Social Studies at Years 9 and 10
What is Social Studies? This course explores topics from Geography, History and Politics. This subject is designed to stimulate curiosity and imagination. Students will develop general knowledge, literacy and research skills.
As a core subject in the junior school Social Studies offers students a key part of their identity – Tūrangawaewae (a place to stand).
Social Studies helps us to:
Challenge our own assumptions
Develop our research skills
Recognise differing points of view
Present balanced and logical arguments
Become more culturally aware
Practice our rights and responsibilities
Knowing who we are gives us strength. Knowing how to make a difference empowers us to do so.
Where can Social Studies lead?
Any career path that involves working with people is enhanced by this subject. Tertiary courses follow on from the senior programme with sociology, psychology, history and geography being natural directions.
This pathway provides students with knowledge and skills that are relevant for a wide range of occupations such as human resources, policy making, law, social work, nursing, primary, secondary and tertiary teaching, medicine, personnel management, resource management, journalism, engineering, town planning, architecture and more.
The Sociology course involves students on investigating the forces which shape the development of societies and individuals about the issues which challenge their lives now and in the future. Sociology focuses on current world crises, human rights, societal responsibilities and social justice. We work to foster connection and participation with our communities to build meaningful and positive relationships beyond the classroom so that our students understand the influence on our world. By learning about the ways individuals and groups affect each other we can become more effective individuals in developing a business, growing a family, or in our personal lives.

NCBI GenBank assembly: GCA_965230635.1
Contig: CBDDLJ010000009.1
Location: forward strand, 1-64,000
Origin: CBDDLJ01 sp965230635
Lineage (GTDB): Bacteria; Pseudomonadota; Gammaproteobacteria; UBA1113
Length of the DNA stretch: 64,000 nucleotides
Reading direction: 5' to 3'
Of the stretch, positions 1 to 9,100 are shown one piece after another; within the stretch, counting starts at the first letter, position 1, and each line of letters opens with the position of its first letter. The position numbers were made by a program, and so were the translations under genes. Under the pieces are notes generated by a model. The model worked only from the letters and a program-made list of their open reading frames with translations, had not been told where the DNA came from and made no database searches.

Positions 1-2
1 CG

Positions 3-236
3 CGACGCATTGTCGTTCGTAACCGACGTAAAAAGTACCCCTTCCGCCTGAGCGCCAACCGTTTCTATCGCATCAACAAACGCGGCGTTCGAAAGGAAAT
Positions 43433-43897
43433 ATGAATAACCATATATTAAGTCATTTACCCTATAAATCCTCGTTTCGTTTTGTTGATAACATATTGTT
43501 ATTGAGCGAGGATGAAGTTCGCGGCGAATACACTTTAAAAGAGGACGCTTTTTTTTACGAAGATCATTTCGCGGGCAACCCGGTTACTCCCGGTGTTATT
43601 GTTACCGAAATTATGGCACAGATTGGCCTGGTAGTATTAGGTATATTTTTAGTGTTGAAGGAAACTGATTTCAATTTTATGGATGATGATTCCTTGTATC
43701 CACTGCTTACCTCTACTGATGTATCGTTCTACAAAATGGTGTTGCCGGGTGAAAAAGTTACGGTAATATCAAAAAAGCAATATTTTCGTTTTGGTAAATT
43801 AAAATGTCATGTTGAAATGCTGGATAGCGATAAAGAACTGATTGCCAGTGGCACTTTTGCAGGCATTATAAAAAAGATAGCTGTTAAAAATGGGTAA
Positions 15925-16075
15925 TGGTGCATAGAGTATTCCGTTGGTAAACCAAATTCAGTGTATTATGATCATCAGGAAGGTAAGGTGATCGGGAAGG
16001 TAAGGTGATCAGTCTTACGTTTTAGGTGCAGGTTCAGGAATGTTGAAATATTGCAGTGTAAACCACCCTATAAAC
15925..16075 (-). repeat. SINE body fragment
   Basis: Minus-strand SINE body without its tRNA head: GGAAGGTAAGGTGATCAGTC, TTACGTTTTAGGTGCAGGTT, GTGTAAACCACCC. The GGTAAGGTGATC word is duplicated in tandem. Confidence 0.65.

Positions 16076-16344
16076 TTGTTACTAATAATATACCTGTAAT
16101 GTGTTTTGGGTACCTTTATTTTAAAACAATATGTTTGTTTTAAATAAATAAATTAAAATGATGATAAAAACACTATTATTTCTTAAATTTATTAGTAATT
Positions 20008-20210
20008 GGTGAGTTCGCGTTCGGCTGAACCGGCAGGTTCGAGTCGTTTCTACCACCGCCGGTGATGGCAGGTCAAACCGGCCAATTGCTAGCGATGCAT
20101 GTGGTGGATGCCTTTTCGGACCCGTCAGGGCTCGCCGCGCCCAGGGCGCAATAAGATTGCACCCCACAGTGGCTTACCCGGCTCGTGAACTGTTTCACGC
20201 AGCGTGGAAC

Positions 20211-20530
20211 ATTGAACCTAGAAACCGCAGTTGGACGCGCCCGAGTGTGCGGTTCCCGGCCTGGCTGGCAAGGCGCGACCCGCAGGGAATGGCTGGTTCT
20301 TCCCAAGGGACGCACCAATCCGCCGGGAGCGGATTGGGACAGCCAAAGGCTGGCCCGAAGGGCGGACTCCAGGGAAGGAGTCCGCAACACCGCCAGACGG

'Students will be challenged to think clearly and critically about human behaviour and to explore different values and viewpoints. An emphasis is placed on learning about New Zealand society and the countries and regions that have significance for New Zealand.' (SS curriculum document)
Where can Social Studies lead?
Any career path that involves working with people is enhanced by this subject. Specifically, tertiary courses follow on from the senior programme at Universities and Technical Colleges with sociology, psychology, human development, philosophy, political science, education, law and anthropology.
This pathway provides students with knowledge and skills that are relevant for a wide range of occupations such as human resources, social research, social policy formation, law, social work, nursing, primary, secondary and tertiary teaching, medicine, personnel management, resource management, journalism, engineering, town planning, architecture and more.
The students who will most benefit from the Tourism courses offered at Howick College are those who are interested in a career in the travel and tourism industry. It is still an appropriate subject for other students, giving them knowledge of destinations, as well as practical skills that are applicable for a wide range of careers.
The Unit Standards that are assessed in Years 12 and 13 will not only provide credits on the NCEA framework, but can count towards a National Certificate in Tourism and Travel (Introductory Skills) - Level 2.
The successful completion of the Level 3 Unit Standards in Year 13 will allow students to cross-credit these towards a variety of National Certificates in Travel and Tourism (Level 3) that are taught by many tertiary providers such as MIT, Crown Institute and AUT University.